In 24 Hour Shakes, a Beloved Tradition, All of Shakespeare's Works Are Read Aloud in 24 hours
This weekend, students in the Wellesley College Shakespeare Society and other lovers of the Bard's work gathered to read every one of Shakespeare's 14,000 lines, 154 sonnets and 39 plays, out loud, in 24 hours. A beloved tradition, this year's 24 Hour Shakes, began at noon on Friday, March 4 and extended to noon on Saturday, March 5.
"We had a really great turnout this year; there were a lot of people who just wandered in and read a few scenes and then wandered back out, and others who valiantly read with us through the night," said Cordelia Zhong '17, vice president of the Shakespeare Society.
Zhong organized a reading schedule this year that included "roaming" locations across campus in the Margaret Clapp Library, the Science, Center, El Table, and the Hoop. Following the actions of previous society vice presidents, Zhong said she released the schedule of plays ahead of time so people could have a better idea of when and where to go. She said she didn’t keep an exact count of all of this year’s participants but estimates that, at one point during the night, there were some 35 people together reading plays in Shakespeare Haus.
"My favorite moment of 24 Hour Shakespeare is the cram sessions we inevitably have early in the mornings on Saturday. Most of the time, each play is being read by several people, who either bounce roles back and forth or jump in to say lines whenever they feel like it," Zhong said. "However, by the time it gets to around 5am the next morning, our deadline begins to put more pressure on us and people begin reading plays on their own, just muttering the lines to themselves as they sit with their cups of coffee or tea."
Zhong said she also enjoys moments of inspiration and understanding that tend to occur. "I always love when someone looks up in the middle of their muttering and [says] 'Oh NOW I understand this line...' Even in the midst of all the rush, people can still get these a-ha moments and feel that connection to the work," she said.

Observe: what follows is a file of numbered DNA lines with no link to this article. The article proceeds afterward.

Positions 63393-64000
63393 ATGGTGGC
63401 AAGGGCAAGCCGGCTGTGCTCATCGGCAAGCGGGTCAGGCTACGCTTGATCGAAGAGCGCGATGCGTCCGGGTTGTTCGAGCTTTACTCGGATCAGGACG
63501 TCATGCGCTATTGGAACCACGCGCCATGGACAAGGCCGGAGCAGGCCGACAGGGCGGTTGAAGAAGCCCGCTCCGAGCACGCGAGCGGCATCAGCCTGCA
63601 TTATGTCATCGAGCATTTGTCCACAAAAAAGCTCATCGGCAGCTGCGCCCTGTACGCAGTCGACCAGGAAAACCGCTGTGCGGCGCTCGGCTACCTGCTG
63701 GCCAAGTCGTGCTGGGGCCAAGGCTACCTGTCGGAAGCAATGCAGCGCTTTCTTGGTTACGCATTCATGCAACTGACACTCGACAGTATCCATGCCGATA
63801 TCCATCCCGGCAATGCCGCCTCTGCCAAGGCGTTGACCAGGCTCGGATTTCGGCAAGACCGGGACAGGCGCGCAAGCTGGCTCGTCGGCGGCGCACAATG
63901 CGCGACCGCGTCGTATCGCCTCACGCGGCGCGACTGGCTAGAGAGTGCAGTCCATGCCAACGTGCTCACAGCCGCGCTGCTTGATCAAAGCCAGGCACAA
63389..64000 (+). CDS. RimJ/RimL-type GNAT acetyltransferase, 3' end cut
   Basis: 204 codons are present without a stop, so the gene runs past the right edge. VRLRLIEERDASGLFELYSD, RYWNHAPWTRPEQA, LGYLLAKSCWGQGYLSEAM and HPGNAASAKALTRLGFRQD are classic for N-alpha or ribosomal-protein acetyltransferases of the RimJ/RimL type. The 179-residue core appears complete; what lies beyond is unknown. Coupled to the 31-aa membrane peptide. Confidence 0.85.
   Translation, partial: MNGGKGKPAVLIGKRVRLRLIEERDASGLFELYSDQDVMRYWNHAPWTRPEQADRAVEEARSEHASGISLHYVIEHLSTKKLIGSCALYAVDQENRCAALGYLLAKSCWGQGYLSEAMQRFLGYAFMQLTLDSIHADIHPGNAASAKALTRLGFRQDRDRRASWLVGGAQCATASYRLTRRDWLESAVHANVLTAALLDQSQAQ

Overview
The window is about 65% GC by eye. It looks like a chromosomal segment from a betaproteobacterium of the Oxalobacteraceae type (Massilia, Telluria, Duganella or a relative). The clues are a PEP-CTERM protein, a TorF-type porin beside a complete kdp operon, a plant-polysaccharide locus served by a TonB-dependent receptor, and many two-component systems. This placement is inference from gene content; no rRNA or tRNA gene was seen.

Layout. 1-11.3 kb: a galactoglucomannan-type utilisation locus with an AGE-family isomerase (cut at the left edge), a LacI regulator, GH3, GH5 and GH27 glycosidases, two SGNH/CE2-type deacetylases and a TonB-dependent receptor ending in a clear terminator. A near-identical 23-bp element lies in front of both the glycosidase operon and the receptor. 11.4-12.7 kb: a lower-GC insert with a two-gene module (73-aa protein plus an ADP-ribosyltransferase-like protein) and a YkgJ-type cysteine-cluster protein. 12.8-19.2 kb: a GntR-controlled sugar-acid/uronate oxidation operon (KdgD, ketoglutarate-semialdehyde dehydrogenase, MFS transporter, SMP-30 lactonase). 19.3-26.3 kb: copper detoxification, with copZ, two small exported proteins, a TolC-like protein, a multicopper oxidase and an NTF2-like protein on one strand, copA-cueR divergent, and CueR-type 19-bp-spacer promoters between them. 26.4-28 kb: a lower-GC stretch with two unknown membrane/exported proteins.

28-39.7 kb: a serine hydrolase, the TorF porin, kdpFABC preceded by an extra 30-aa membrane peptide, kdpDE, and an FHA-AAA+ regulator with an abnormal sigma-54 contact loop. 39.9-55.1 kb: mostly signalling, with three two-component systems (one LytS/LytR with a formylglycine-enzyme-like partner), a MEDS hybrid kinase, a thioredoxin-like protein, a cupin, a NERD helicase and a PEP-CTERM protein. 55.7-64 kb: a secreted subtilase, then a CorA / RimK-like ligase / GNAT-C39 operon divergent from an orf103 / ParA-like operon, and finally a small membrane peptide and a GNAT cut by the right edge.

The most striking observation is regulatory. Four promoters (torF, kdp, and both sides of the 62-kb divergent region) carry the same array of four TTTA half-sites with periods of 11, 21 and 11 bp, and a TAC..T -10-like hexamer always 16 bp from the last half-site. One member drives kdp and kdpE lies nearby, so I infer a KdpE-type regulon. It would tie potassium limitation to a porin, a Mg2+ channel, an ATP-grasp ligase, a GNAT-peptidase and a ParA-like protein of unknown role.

The Shakespeare Society produces a play each semester as their main event. The fall 2015 play was Twelfth Night, directed by Kate Bussert '16. This spring, they will present Much Ado About Nothing, directed by Rowan Winterwood '16. Other events include Haus of Fools (a spring semester event) and Haunted Haus (Haus of Fools' fall semester equivalent).
This spring also included a collaboration with the Davis Museum. In late February, members of the Shakespeare Society presented More than Words can Witness, a lively in-gallery performance inspired by the works on display in the Davis Museum’s spring special exhibit, That Right Promethean Fire: Shakespeare Illustrated. The audience was then invited to a conversation with the actors, discussing the relationship between theater and visual art, and the special history of Shakespeare at Wellesley.
The Shakespeare Society has been active since 1877, making it the oldest continuous society at the college. Under the guidance of Wellesley College Founder Henry Fowle Durant, the society's original 12 members undertook a "systematic study of Shakespeare as a means of mental development." Today, Wellesley us the only major liberal arts college at which the study of Shakespeare's work is required for English majors.
This year marks the 400th anniversary of Shakespeare's death. Throughout the semester, the Wellesley community is celebrating Shakespeare by welcoming artists and lecturers who help keep Shakespeare "fully alive" by interpreting his work. Other events later this semester will include a production of A Midsummer Night’s Dream (in translation) by the internationally acclaimed Korean theatre troupe Yohangza, and an inspired original work, Goodnight Desdemona (Good Morning Juliet), performed by the Wellesley Repertory Theatre.